Most people never think about how much data they burn on their home Internet. If your ISP imposes a data cap on your home Internet usage, it’s bountiful by comparison to the scrimy data limit an MNO puts on your account.
Even the most generous data plans by mobile carriers throttle data down to 2G speeds or slower after users exceed data allowances. Non-satellite MSOs commonly provide 10 or 20 times more data—if they cap data usage at all.
For example, as of September 2019, Verizon‘s “Get More Unlimited” mobile hotspot plan offered 30 GB of 4G speeds before throttling data—for $90/month. Your cable company delivers a lot more data per month for that kind of moolah, and at comparable or faster data speeds.
You won’t go very far or very fast with 2G. Your phone suddenly becomes, well, merely a phone—only good for calls or texts, not video streaming or web browsing. Whistleout.com estimates that basic web usage burns about 15 MB/hour, streaming music files 150 MB/hour and streaming HD video 2.5 GB/hour. Still want to chuck your home WiFi in favor of a cellular hotspot?
The IAG has long lauded the virtues of WiFi instead of cellular service to significantly trim mobile roaming charges. We’re not about to advocate replacing your home’s WiFi with a cellular hotspot.
Before you cut two cords, take a look at America’s Digital Goddess, Kim Komando, discuss a 4G hotspot compared to MSO-provided WiFi:
Public Hotspot vs. Home WiFi Security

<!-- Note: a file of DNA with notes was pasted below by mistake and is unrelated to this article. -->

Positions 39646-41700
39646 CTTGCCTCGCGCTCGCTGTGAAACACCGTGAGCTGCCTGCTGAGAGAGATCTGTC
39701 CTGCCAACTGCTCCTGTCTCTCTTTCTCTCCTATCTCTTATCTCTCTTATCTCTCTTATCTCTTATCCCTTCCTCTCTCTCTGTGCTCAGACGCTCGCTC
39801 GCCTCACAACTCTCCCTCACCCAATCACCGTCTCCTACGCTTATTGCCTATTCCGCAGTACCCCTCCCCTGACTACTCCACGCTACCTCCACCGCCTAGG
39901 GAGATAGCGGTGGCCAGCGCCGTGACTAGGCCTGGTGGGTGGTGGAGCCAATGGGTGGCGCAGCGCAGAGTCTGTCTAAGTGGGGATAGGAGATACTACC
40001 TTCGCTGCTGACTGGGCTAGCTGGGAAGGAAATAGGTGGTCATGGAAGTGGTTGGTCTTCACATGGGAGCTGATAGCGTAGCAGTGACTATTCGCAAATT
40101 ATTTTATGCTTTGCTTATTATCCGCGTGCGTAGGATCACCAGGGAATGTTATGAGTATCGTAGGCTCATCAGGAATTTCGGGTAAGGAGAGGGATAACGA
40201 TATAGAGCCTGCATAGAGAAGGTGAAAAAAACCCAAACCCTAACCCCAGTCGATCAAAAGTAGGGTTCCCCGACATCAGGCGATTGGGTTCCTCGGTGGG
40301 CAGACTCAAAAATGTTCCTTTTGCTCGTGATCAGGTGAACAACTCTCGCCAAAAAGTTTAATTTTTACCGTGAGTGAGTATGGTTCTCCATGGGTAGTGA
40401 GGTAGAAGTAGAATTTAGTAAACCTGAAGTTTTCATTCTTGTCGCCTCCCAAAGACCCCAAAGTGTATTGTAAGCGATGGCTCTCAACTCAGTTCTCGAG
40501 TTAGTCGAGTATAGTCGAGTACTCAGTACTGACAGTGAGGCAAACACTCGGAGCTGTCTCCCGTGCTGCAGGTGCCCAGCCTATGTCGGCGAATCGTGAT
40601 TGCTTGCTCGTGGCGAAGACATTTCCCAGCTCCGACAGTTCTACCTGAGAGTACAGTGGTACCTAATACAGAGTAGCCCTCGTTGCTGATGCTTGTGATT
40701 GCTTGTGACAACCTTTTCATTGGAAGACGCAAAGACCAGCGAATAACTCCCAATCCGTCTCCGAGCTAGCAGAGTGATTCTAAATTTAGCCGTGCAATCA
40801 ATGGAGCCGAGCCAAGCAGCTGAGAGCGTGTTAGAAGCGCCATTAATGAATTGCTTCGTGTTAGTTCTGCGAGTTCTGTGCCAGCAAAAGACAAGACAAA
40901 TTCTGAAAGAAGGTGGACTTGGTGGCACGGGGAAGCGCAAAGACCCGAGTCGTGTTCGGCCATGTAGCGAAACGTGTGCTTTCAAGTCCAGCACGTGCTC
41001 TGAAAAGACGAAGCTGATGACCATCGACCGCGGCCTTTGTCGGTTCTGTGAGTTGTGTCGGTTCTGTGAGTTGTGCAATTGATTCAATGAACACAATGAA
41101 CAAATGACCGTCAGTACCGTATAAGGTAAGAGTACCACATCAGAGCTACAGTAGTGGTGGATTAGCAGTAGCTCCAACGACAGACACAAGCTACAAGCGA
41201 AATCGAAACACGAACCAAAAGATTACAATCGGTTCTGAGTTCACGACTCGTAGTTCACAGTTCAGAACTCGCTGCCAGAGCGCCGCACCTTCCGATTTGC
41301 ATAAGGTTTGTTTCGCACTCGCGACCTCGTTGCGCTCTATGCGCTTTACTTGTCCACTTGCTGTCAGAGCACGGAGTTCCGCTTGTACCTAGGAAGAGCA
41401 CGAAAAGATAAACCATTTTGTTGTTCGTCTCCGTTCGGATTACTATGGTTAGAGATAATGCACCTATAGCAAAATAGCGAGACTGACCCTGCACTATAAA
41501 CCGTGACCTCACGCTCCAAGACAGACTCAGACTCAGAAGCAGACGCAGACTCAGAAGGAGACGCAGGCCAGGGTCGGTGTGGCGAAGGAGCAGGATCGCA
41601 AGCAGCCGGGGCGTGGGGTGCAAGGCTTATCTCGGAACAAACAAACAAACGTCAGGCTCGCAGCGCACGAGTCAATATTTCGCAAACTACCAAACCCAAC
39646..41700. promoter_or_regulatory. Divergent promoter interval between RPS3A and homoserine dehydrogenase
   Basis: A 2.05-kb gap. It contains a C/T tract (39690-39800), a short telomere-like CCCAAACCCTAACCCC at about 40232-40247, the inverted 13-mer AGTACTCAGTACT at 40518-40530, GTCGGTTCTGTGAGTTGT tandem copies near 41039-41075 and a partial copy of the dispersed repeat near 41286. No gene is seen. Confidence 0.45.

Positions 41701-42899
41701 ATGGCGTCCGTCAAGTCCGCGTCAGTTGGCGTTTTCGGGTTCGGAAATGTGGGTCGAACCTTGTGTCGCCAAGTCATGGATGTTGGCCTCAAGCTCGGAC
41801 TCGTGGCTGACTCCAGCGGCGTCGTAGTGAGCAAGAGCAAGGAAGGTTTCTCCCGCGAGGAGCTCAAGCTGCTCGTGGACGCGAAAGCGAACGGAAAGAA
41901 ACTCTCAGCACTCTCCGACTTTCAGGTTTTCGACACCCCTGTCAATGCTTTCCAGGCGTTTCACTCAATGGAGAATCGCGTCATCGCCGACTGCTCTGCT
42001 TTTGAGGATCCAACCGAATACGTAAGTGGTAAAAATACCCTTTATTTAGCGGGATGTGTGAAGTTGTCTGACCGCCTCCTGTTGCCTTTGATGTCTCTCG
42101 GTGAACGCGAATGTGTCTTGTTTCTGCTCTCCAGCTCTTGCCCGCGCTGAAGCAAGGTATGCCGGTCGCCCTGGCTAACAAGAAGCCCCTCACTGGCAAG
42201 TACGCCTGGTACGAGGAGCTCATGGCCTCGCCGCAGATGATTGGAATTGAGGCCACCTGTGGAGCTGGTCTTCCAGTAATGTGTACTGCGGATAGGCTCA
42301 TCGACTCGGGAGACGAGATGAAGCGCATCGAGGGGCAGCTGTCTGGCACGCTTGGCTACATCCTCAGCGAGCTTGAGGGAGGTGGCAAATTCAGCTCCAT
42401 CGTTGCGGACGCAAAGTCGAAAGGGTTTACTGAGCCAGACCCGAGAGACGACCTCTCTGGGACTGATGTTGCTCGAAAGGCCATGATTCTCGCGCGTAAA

We would be remiss if we didn’t mention security concerns concerning public hotspots vs. home WiFi. It’s easy to secure connections in both environments but each has its separate protocol.
With home WiFi, merely use WPA2-PSK. It encrypts data using a “plain-language” passcode consisting of 8 to 63 characters. We recommend a mix of upper- and lower-case letters, numbers and special characters of at least 16 in length. If possible, upgrade to the latest security protocol, WPA3—but eschew WEP, which is easily cracked.
When in a public hotspot environment, ALWAYS use a virtual private network (VPN). Free ones are available from Proton and TunnelBear. Particularly, when visiting bank or email websites requiring a password submission, ensure that you’re protecting the integrity of your data with a VPN.
For our readers who favor a more pedantic view of these two networking terms, we provide the table below:
|A physical location (“access point” aka AP) delivering WiFi to enabled devices||Uses radio frequencies to provide Internet access to WiFi-enabled devices|
|A hotspot deploys WiFi as a Wireless Area Network (WLAN) technology to provide wireless access||A network protocol connecting devices over a WLAN|
|Without WiFi, there would be no hotspots—otherwise, only licensed cellular spectrum would be used||Along with LTE and WiMAX, it’s a widely used technology offering wireless connectivity|
|Hotspot is a physical wireless AP||WiFi is a technology with standards|
|Hotspots are usually found in public areas and less secure than private WLANs||Private WiFi networks are more secure than hotspots (public WiFi networks)|
We give the final word on the differences between hotspot vs. WiFi to Aristotle and his principle of non-contradiction. He stated in his classic Metaphysics, “It is impossible that the same quality should both belong and not belong to the same thing… This is the most certain of all principles.”
Thus, a hotspot and WiFi cannot be one and the same. This ontological approach necessarily leads to the discipline known as Foundationalism or, as we like to say, “a glimpse of the blinding obvious.”